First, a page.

• A free spirit often has her own unique vision of life and the world.

This does not mean a free spirit is a trampler, i.e. the kind of person who doesn’t care about other people’s feelings.  Nor are all free spirits incapable of compromise and discussion.  They aren’t inherently flighty or irresponsible or train wrecks on wheels.  Free spirits can be any of these things, just like everyone else, but they don’t have to be.

I also suspect there are those to whom free spiritedness comes easy, and those for whom it’s very difficult.  Or maybe there are just people like me who swing back and forth between the ease and the struggle.  There are noisy free spirits and quiet free spirits, extroverts and introverts and ambiverts, free spirits who engage in risqué behavior and those who think risqué is passé and so go to the other extreme.  (Ask me sometime why my ears aren’t pierced and you’ll see what I mean.)  Some of us are stubborn while others are fickle, some of us are dedicated while others drift from thing to thing.  We can be challenging, yes, and difficult to understand, but we love life with a passion that makes it all seem worthwhile.

Whatever our shortcomings, we make the world a more varied and interesting place.  We are agents of change and opponents of inertia.  As Arthur O’Shaughnessy, a 19th century British poet, said:

We are the music makers, and we are the dreamers of dreams.

 

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Dichotomies are popular partly because they’re catchy and partly because they’re so easy on the brain.  Black vs. white, capitalism vs. socialism, introversion vs. extroversion, right vs. wrong.  Sometimes I wish things were actually this simple, but most of the time I don’t because these comparisons don’t allow any wiggle room or tolerance for difference or adjustment.

So when we talk about quantity vs. quality, both of these attributes contribute to overall well being and success (I’ll save defining “success” for another time).  Is one more important than the other?  I would argue that for many people, one is weaker than the other, and therefore we need to expend more effort and awareness on whichever side is more personally difficult.  Let’s look at some definitions.

Quantity:

  1. Music: number of hours spent practicing and learning new music.  Also preparing music for a performance or audition deadline.
  2. Writing: butt in chair principle; number of hours spent writing and revising, or a daily word count goal.  Also would include having a submission goal of how many markets you submit to per period of time.
  3. Interpersonal: amount of time spent both thinking about what your relationship (and loved one) needs and implementing that, whether by spending more time talking, doing activities, writing emails, cleaning the house, or what-have-you.
  4. Running a business: amount of time spent both on finding and implementing strategies in advertising, marketing, getting your name out there, as well as time spent providing your core service or product and planning special events.  Focused on goals either financial or quantity-based.

These are all great goals, concrete goals, measurable goals.  They require self discipline and commitment to achieve on a regular basis.  Unfortunately, sometimes quantity is not enough.  Standing in the practice room day after day for sixty minute practice sessions that go exactly the same way every time is not usually going to lead to improvement or make a great singer.  Being so obsessed with word count that you can’t afford the time to stop and think how you can use your words more effectively does not make a better writer.  Trying really hard to be a better spouse without being willing to take some personal risks isn’t always effective.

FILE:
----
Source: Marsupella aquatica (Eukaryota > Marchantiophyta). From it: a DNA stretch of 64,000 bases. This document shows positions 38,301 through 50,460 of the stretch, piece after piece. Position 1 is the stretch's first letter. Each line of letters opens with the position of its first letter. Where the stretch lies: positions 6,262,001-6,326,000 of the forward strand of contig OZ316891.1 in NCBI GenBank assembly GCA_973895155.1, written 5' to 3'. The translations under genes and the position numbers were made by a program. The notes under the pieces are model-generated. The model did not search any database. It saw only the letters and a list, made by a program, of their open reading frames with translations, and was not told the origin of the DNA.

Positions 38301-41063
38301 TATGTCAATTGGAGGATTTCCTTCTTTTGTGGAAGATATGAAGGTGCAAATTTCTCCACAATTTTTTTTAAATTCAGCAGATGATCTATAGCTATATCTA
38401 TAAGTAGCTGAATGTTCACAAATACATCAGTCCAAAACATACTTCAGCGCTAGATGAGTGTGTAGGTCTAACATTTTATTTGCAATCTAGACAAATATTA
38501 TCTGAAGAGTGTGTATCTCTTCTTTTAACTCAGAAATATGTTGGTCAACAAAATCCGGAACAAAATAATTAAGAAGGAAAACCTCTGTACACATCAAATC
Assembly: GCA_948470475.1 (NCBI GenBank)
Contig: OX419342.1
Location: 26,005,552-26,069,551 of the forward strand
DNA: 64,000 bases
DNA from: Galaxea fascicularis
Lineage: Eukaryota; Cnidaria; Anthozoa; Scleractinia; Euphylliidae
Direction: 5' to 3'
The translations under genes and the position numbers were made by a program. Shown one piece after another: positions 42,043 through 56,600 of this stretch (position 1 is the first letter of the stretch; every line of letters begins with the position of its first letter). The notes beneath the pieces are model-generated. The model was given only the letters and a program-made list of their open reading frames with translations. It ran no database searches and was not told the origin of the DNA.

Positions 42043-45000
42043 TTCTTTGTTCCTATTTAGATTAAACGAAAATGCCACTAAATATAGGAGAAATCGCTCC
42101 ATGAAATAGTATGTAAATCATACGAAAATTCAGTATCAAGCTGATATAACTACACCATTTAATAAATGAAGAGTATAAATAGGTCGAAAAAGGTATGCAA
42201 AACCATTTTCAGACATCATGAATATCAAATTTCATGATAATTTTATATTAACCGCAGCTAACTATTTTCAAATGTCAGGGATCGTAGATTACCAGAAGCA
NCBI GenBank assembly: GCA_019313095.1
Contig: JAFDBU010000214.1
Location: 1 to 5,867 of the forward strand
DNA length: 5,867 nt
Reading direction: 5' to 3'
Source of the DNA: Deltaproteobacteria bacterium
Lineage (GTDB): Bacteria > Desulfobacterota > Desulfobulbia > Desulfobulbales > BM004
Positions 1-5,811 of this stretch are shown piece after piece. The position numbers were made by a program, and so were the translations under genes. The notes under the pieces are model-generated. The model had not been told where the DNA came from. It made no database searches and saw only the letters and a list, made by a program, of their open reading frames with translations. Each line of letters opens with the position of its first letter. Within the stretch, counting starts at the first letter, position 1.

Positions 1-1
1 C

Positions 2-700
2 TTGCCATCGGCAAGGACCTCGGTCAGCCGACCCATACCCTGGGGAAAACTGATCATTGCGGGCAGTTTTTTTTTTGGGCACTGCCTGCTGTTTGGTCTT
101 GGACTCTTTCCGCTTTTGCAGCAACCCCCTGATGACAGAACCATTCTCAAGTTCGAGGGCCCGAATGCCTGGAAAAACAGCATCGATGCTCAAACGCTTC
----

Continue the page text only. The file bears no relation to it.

But what happens if we don’t focus on quantity?  Our brilliance is often derailed by lack of organization or dedication.  Projects don’t get finished or maybe don’t even get started.  Businesses fail due to lack of exposure or avoidance of hard financial numbers.  The people we love may feel neglected or friends might characterize you as a flake.  We might sound great when singing but our inability to learn music on time and behave professionally holds us back.

Quality:

  1. Music: choosing one or more technical suggestions to work through during that day’s practice session.  Being willing to try new things even if they feel weird and don’t work right away.  Working on what your teacher brought up during your last lesson and then giving her feedback as to how it’s going in practice.
  2. Writing: choosing subjects/stories that are close to your heart and therefore dangerous.  Taking the time to revise as much as a story needs.  Doing the necessary preparation work (whether that be research, outlining, note taking, character profiles, etc.) that you personally need to write your best story.  Focusing on a particular aspect of craft while writing, even if it slows the work down.
  3. Interpersonal: prioritizing by finding out what makes the most difference to the other person in the relationship.  Getting to the root of any issues between you.  Attempting to see that person without your usual bias and love them unconditionally.  Being honest and open about hard things as well as good ones.
  4. Running a business: Providing individualized service to your clients.  Prioritizing the goal of improving your product or your abilities.  Remembering the people factor in business.  Not cutting every single corner for cost reasons if the quality detriment is high enough.  Focusing on goals of service and satisfied customers.